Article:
One woman's amazing journey from hobby writer to published author

Progressions

So it’s been a while since I’ve written here.  This seems to be a pretty common cycle.  I do well at writing for a while, and then I drop off.   This really does not bode well for the sort of self-discipline I’ll need to get published.  In my defense, there have been a lot of life changes going on.  I’ve dropped out of university and am instead pursuing certification as a pharmacy technician.  It will be nice to have a job where I can leave work at work and not have to worry about papers or homework. I have a feeling this will give me more time for my writing.   It will also allow me to move closer to my children (who live with my Ex and his fiancee) and still be able to support myself and them.  This is a very important step forward into my future and into the next chapter of my life.

Not too long ago, I submitted a story to Sword and Sorceress (a fantasy anthology started by Marion Zimmer Bradley before her death).   It was a bit of a twist on the virgin sacrifice to the dragon.  The day I submitted it I was a mess of nerves and wondering if it was good enough.  I had to line up my mouse over the button, put myself at arm’s length, and look away and close my eyes while I hit ‘send’ in order to get over the anxiety.  I  was much relieved once my first submission ever was on its way through the e-mail to the editor of the anthology.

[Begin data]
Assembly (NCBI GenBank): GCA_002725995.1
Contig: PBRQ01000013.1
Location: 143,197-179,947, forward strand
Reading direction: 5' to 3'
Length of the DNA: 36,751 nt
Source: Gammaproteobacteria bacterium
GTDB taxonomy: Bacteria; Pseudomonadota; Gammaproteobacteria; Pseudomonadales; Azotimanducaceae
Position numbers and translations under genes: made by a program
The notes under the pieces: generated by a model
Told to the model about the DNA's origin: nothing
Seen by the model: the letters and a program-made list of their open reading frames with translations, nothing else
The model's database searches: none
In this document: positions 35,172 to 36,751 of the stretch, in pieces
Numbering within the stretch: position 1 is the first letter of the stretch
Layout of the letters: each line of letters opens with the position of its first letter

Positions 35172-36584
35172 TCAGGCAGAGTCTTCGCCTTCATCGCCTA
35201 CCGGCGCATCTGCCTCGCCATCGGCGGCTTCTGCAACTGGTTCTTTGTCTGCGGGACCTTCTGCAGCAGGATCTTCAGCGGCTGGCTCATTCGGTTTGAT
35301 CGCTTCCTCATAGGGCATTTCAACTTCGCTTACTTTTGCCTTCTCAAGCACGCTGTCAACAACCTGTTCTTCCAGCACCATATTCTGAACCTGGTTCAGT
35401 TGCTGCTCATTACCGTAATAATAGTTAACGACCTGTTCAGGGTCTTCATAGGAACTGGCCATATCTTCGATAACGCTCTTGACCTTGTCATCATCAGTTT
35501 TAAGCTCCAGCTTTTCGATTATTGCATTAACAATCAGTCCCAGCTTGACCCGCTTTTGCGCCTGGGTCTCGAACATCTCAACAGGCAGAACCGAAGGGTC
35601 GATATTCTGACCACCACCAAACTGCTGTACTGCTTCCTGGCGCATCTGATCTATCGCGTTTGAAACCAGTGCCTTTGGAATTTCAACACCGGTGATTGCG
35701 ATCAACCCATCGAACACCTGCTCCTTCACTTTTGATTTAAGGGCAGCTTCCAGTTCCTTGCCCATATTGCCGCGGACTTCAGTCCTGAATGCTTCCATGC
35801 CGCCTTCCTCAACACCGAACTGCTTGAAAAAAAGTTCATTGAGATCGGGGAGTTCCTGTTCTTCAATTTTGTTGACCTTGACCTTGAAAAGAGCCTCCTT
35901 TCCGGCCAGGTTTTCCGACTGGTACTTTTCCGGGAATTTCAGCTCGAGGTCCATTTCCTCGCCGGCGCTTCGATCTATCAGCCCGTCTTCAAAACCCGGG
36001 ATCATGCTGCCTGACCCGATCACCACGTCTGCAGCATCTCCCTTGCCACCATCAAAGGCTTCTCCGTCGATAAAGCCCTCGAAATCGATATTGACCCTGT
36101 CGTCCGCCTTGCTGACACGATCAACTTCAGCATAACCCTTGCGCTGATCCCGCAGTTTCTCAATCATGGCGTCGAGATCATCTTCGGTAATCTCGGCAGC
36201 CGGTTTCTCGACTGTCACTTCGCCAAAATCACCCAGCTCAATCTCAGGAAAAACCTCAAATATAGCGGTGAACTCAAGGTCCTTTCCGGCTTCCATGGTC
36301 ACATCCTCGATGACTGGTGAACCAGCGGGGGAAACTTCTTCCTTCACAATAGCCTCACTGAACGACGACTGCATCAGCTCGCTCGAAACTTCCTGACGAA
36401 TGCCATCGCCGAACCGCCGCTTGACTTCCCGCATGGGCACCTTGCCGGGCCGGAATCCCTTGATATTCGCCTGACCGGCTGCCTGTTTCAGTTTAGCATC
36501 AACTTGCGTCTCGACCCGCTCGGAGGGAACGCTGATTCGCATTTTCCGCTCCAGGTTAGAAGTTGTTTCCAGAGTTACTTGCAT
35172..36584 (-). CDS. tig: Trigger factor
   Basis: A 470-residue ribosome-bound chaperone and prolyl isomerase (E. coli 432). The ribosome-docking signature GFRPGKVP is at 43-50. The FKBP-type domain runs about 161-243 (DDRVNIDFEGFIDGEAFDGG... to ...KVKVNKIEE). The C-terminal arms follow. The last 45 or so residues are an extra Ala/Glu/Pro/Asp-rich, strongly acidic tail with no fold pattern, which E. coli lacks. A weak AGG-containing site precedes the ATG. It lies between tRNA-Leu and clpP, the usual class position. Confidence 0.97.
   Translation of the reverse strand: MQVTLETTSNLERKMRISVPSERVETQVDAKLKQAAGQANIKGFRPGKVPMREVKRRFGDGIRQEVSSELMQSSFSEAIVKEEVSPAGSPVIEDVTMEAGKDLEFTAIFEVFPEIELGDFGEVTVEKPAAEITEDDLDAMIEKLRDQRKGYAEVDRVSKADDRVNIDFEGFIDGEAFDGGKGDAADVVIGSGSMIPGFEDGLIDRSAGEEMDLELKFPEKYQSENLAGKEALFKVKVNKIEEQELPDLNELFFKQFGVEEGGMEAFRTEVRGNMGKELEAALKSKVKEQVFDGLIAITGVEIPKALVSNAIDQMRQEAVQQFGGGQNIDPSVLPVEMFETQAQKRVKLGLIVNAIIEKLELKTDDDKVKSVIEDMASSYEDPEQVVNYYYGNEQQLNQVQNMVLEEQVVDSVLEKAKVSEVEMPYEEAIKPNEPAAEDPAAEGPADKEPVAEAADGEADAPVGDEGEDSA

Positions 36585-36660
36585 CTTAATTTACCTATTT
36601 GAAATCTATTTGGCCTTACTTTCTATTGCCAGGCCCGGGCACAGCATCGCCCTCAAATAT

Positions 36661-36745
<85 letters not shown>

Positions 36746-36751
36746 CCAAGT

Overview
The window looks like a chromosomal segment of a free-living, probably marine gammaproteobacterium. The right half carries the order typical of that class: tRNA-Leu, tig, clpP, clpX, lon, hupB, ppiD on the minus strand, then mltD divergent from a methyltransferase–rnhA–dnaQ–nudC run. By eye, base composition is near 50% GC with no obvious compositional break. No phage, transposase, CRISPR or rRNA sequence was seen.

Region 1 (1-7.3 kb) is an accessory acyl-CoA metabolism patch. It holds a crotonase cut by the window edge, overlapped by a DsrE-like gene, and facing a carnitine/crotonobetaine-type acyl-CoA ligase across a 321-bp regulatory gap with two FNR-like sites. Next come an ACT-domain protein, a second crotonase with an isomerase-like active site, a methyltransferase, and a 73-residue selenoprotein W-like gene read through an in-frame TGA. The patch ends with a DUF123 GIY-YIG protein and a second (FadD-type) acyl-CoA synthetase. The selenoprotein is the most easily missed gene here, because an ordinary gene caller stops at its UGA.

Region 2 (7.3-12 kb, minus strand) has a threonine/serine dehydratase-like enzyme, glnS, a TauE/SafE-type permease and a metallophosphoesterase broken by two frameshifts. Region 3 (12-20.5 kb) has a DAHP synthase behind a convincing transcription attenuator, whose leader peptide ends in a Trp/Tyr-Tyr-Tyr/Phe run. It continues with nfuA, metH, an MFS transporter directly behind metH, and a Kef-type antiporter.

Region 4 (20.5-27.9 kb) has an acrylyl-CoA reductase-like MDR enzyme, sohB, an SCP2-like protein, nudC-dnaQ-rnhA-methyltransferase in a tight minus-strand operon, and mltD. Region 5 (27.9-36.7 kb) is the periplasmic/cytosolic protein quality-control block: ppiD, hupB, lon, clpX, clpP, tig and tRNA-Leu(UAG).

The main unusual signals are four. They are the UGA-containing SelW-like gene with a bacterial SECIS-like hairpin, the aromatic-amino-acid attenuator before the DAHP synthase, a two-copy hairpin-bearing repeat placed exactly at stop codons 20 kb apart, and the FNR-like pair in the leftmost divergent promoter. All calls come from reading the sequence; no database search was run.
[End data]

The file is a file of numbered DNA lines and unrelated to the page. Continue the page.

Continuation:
It was rejected, as I knew it might be because the tone was a little dark.  But the rejection letter gave me so much hope because of how it was worded.

Dear Ms. [my real last name],
Thank you for sending us “Would Virgins Taste Better?” This is a perfectly good story, but it doesn’t quite have the feel I want for Sword & Sorceress. Try this on another market.
Best wishes,

Elisabeth Waters
Editor

If that isn’t a very encouraging first rejection letter ever, I don’t know what is.   And yes, I printed it out and framed it as a reminder that I am not only writing, I am taking the necessary steps toward living my dreams.  I think I’m going to try the Writers of the Future contest next with this story, and then keep looking elsewhere.  I have a long way to go, but I know that if I can get my foot in the door with this story, then it will be easier to market my novels to agents and publishers (or so I hope!).

Having made that scary first submission, the next ones should be a lot easier.  Right?

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